At the end of this summer, my youngest daughter will be going to college, and I can’t help feeling that I’m being left behind.
I remember the first time I felt like I’d been left. I was six, in the first grade, and had the most wonderful teacher in the world. Her name was Miss Lindley and she was beautiful, at least in my six-year-old eyes. She taught us songs and games and led a wonderful version of show and tell, and we all loved her. On my birthday, we had cupcakes and she even wrote on my autograph animal, a stuffed pink dachshund, her name in her steady teacher handwriting with a big heart next to it.
Then one day, without any warning, she announced to the class that she would be leaving. She was getting married and moving away with her new husband. The tears flowed, and I felt brokenhearted, knowing that things would never be the same.
And they weren’t. But the world went on anyway.
We learned to write and spell, practiced our math facts, and had a different way to do show and tell. Some things were better and some weren’t as good, but from that point on, I knew that people could leave.
And they have.
Over the course of my lifetime, I’ve had a long list of people leave—teachers and co-workers and neighbors and friends. Being left behind feels awful, and even though now I know that people move away for good reasons, for good things in their own lives, I still can’t help feeling a pang of that same sadness I felt for Miss Lindley.
When my oldest daughter left for college, I thought I was prepared. I put on a brave face when we dropped her off, exclaiming over her tiny dorm room and her newfound friends, but once we got back home, that empty room in our house got me every time. I couldn’t walk by it without feeling the tears, that tight feeling in my throat. She wasn’t far away, only about an hour and a half drive, and we saw each other quite a bit that first year, which helped.
But as time went on, her visits and phone calls home became less frequent. As she got used to it, I had to, too. It took a while, but it did get easier, and I could finally walk past her open door without crying. But every time she drove away, there was that little pang of loss all over again.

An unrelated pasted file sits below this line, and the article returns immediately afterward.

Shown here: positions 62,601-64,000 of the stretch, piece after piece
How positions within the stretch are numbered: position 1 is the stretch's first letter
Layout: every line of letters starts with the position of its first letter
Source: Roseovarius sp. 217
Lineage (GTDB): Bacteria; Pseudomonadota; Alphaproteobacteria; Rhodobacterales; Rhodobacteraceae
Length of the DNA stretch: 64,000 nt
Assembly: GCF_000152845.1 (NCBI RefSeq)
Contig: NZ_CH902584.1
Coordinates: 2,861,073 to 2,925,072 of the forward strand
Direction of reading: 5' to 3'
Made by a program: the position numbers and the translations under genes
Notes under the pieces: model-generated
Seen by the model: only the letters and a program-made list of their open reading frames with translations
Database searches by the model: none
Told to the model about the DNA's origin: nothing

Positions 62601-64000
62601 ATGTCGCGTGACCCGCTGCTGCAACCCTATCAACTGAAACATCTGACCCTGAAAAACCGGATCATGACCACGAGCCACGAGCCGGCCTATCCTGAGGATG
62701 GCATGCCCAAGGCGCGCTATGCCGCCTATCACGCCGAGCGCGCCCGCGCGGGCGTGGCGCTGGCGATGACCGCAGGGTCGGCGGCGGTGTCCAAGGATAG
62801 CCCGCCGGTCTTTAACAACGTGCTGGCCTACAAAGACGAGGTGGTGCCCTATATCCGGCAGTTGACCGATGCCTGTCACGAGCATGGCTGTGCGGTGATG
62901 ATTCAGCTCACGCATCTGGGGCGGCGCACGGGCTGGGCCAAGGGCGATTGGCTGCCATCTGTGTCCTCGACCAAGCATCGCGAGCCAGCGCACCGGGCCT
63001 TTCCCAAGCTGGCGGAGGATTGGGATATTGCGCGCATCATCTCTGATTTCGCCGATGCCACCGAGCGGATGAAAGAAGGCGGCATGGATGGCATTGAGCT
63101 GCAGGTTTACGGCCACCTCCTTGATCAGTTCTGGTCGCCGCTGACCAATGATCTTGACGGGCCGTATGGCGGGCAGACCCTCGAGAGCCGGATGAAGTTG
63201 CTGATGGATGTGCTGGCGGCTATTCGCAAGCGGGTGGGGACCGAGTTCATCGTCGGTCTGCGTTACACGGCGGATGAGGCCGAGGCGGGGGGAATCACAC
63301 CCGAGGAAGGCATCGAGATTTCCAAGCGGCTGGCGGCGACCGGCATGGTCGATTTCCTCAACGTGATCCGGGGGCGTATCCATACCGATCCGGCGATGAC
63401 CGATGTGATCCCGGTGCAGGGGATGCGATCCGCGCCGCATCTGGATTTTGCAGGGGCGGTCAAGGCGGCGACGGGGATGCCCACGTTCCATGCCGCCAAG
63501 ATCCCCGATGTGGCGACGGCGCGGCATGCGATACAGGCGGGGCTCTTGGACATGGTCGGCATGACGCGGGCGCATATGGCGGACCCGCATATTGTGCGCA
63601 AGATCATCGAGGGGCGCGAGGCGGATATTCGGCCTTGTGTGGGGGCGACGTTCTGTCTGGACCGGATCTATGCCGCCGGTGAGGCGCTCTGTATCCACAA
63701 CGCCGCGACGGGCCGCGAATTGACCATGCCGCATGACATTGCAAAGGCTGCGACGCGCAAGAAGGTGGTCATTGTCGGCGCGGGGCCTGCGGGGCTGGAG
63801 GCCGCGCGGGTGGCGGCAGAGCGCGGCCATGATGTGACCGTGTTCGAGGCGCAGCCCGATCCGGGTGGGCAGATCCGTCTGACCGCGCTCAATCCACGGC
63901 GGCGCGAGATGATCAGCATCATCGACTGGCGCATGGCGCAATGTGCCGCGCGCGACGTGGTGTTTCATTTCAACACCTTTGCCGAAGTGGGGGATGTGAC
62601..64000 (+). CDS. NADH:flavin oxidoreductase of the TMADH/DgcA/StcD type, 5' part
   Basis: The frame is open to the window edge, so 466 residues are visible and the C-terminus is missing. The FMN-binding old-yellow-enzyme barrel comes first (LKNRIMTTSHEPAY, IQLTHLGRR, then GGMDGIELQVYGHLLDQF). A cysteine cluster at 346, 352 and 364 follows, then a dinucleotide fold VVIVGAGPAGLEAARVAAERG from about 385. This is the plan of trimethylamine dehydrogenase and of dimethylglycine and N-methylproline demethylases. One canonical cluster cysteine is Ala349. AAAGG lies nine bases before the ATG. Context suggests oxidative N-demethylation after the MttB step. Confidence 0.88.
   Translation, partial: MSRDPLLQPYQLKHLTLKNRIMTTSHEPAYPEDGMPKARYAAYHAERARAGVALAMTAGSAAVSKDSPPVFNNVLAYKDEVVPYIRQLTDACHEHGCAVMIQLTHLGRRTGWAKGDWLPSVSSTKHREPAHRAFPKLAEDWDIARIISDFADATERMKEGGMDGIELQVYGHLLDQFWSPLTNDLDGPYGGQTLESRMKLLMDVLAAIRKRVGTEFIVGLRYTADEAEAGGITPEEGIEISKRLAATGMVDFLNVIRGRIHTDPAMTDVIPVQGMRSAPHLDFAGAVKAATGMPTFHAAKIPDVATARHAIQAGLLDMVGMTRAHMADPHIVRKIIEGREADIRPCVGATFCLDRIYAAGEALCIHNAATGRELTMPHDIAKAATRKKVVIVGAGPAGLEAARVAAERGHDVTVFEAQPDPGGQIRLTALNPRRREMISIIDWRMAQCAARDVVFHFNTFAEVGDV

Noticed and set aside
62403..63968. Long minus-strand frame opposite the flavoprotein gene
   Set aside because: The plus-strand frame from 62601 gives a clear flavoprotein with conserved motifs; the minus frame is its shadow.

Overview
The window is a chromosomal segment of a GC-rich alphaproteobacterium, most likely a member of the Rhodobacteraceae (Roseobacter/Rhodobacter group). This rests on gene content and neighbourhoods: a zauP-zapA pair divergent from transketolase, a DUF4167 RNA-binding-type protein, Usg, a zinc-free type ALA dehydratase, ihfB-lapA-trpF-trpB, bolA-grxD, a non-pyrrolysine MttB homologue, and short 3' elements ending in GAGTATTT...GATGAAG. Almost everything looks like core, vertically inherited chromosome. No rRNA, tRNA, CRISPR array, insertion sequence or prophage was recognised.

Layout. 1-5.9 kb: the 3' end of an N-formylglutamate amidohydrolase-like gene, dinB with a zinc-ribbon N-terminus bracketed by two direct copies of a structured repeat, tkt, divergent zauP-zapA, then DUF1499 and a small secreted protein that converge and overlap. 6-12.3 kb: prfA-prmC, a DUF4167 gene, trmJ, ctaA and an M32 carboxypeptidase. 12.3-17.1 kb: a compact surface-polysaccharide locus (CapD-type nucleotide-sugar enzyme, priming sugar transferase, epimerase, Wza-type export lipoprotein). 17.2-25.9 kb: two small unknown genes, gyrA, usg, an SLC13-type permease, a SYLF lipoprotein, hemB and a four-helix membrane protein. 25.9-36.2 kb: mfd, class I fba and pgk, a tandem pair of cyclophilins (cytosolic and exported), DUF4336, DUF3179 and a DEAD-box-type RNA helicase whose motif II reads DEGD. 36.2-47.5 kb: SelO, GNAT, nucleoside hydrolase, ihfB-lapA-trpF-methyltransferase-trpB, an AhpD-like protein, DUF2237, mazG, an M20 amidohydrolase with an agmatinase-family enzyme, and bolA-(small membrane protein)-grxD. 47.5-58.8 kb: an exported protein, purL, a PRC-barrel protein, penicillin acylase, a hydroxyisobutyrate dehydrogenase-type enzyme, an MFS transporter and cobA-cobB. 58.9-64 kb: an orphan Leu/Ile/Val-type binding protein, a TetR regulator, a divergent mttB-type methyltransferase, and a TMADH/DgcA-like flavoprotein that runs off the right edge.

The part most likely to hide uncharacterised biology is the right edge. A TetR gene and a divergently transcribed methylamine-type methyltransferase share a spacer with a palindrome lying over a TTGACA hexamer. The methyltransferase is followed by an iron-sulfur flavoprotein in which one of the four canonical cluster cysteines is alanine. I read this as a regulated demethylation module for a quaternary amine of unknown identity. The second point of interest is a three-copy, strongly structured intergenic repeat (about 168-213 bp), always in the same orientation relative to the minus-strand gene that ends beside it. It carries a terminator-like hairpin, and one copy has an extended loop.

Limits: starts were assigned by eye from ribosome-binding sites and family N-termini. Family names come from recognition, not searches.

I can’t decide if it helps or makes it worse to have gone through it before.
I know I will survive, but that feeling of heartbreak is real. Her room will be empty. It will hurt to walk by it, even though I won’t have to nag her to put away her clothes or make her bed anymore. I won’t get to hear about her day as she comes in with that overstuffed backpack, unloading her books and telling stories about what crazy things happened— her teachers and friends and that boy in Spanish class who always gets in trouble. She’ll text, hopefully, and maybe sometimes call or FaceTime, but it will never be exactly the same again.
And although I hate to admit it, that is a good thing. I have a friend, a very wise friend, who says, “Love what comes, love what goes.” That sounds easier in theory than in practice, but I’ve been thinking about it a lot lately. It’s about living in this moment, right now, while at the same time being grateful for those moments that came before and those that will come afterwards.
And I think that might be it. I am so grateful for her coming into my life eighteen years ago, for all the love she has taught me to feel. It will be different to learn how to love her from a distance of over 1,000 miles, but I know that as she goes out into the world, she will carry that love forward in all that she does.
She will learn new things and meet new people and have a chance to experience all that life has to offer, on her own terms and in her own way. And even though she’s leaving, it’s not that I’m being left behind.
I’ll be standing behind her, supporting her in her new adventures, loving her as she comes and as she goes, delighting in her new adventures, and finding new ones of my own.
Catherine Gentry is a writer living in Houston, Texas. She retired from practicing law to raise her three nearly grown children, and her writing has been featured online at Literary Mama, Grown & Flown, the “Voices” section of the Princeton Alumni magazine, and in the Houston Chronicle, as well as on her blog, “Words Count“